Merrimack ice fishing derby a scholarship fundraiser from Horseshoe Fish and Game Club
he Horseshoe Fish and Game Club, based in a rustic clubhouse at 44 Greens Pond Road in Merrimack, hosted its annual ice fishing derby, an event that drew some 130 participants to Greens Pond on Saturday, Jan. 25.
The pond is a part of Naticook Lake, alongside Wasserman Park.
The ice fishing event was a fundraiser for the club’s scholarship program, a longstanding commitment to local youth. The program annually grants to high-school age students two scholarships of $1,000 each. The ice on the day of the derby was thick and snow covered, thanks to Mother Nature’s frigid touch and a freezing temperature of 32 degrees at 2 p.m.
The ice fishing derby drew youngsters, teens and adults. Three categories offered chances for success with prizes in each category of first, second and third places. The winnings were hefty assemblies of fishing gear and items for outdoor activities. A free mount of the derby’s largest fish was offered by Hillside Taxidermy in Nashua. Thirty sponsors, listed online at www.horseshoefishandgame.org, ensured a wealth of raffle donations.
The aim of the day, aside from raising funds for the club’s scholarship program, was simple. A flyer proclaimed the goal: Take a kid ice fishing. Create a life memory. Chase the chill and enjoy the bonfire. The sharing included the food and the companionship of fathers and mothers, sons and daughters, cousins, kin and friends from many towns.
Safety was the order of the day, as it is every day at the fish and game club. All of the rules of the New Hampshire Fish and Game Department applied. Environmental courtesies mandated, “No Lead Sinkers.” Instruction was provided to newcomers and ice-fishing trap rentals were plentiful. There were free “shiners,” small bait fish and free admission to active military.
Keith Ledoux, of Merrimack, the club’s president, said the event offered more than a day out for fans of fishing.
“This is a day that gets the boys and girls out to enjoy the outdoors,” Ledoux said. “It’s a time for getting outdoors through the sport of fishing. We have all aspects of outdoor enjoyment here – fishing, hunting, trap shooting and lots more.”
The club’s vice-president, Ray Johnson, a software engineer with Dell EqualLogic in Nashua, has been a club member for nearly a decade. He said that hosting the event was a way of showing people, especially youngsters, a new way to spend time in nature.
“This event is mainly for our future generations,” Johnson said. “We’re into getting people into outdoor activities and away from the couch and the video games.”
The private club was founded in 1921. It caters to those interested in fishing, hunting, archery and shooting sports. A skeet field, rifle and pistol range are well used. An archery challenge for members offers a series of 15 targets spread on a meandering course throughout the property.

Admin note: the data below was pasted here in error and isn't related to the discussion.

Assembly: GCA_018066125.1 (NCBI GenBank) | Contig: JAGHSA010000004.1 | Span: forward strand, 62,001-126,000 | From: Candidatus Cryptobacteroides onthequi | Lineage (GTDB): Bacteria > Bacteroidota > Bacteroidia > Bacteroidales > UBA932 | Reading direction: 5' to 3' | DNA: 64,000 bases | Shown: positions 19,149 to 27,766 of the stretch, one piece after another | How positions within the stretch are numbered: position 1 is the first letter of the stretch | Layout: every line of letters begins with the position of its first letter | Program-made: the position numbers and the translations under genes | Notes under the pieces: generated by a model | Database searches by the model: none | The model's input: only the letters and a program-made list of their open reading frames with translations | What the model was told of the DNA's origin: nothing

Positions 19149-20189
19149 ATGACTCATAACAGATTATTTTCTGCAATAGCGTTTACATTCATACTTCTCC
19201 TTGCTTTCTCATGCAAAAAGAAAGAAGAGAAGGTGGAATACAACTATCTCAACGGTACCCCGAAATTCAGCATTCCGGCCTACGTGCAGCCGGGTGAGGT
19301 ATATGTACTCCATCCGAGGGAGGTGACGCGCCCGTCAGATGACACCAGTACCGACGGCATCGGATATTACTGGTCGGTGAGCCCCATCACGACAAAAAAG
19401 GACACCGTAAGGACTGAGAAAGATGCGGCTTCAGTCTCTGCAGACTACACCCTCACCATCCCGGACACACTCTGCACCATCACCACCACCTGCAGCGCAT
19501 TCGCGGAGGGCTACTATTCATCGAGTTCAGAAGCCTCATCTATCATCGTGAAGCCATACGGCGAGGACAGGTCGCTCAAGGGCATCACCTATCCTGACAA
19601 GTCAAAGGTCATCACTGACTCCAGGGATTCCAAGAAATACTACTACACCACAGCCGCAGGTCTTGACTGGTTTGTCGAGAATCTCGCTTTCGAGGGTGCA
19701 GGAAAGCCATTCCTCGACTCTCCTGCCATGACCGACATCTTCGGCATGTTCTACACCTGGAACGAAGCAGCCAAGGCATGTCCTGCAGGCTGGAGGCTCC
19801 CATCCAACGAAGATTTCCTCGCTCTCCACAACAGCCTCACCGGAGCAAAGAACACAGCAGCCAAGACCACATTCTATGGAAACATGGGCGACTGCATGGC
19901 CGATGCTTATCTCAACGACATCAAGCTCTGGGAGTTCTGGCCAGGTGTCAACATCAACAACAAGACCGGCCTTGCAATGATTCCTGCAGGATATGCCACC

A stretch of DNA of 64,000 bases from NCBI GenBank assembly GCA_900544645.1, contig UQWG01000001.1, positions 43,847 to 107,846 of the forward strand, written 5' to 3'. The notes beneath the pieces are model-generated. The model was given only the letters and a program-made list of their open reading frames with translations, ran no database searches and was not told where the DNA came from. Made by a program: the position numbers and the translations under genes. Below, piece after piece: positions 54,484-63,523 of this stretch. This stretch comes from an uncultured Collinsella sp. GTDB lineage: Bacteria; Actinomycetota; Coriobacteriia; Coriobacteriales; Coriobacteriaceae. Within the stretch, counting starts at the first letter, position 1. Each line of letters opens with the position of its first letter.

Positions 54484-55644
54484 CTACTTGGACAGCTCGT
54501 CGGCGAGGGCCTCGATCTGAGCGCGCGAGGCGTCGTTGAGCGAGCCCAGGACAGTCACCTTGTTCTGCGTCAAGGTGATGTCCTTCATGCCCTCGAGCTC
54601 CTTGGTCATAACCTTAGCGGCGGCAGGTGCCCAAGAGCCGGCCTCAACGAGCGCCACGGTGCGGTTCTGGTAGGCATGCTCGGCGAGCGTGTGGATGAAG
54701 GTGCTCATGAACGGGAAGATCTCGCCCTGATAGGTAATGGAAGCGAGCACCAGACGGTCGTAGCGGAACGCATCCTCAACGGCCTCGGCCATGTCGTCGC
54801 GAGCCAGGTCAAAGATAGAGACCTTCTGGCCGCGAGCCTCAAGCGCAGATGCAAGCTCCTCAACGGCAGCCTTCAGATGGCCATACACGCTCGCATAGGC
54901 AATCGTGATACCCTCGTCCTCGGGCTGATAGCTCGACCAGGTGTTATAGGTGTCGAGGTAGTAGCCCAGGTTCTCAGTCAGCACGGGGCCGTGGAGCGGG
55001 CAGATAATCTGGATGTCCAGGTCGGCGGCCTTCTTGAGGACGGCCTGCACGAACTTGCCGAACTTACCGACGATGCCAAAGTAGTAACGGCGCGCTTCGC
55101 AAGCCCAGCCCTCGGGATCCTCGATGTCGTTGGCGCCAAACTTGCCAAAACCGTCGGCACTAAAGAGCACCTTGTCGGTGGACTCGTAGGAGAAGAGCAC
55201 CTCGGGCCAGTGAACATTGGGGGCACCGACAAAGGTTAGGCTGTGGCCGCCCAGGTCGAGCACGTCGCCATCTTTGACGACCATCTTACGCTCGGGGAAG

A look from the back porch of the clubhouse revealed a vast, white tableau dotted with people fishing. Some were luckier or more skilled than others.
Last summer, a team of biologists from Fish and Game visited the lake to conduct a fish survey. They found an abundance of black crappies – a variety of sunfish – yellow perch, chain pickerel, yellow bullhead catfish and brown bullheads – also known as hornpouts, mud pouts or mud cats, as well as other species.
Some in the ice fishing derby caught their share. Many varieties of the lake’s fish make for good eating but the ice fishing derby was for the most part an event that was catch, measure, weigh and release.
Johnson commended the many volunteers, some of whom served breakfast starting at 6 a.m. He also thanked the many sponsors that helped make the event a success.
Finally, the winners of the ice fishing derby were congratulated. The winner of the adult class was Jon Croeke with a fish of 10.5 ounces that was 22.5-inches long. The winner of the juvenile class, ages 7-15, was Lillian Price with a fish of 6.5 ounces that was 185/8-inches long. The winner of the kids’ category, one for ages 6 or younger, was Austin Rackliff with a fish of 15 ounces that was 15.5 inches in length.
All the first-place winners, and those who took second and third, received prize baskets filled with fishing gear or items for outdoor activities.
Bruce Parker, a third-generation Merrimack resident and longtime member of the club, summed up the event. He said that once kids get outdoors and try the sport of fishing, “They’re hooked.”
For more information on the Horseshoe Fish and Game Club’s annual ice fishing derby, visit www.horseshoe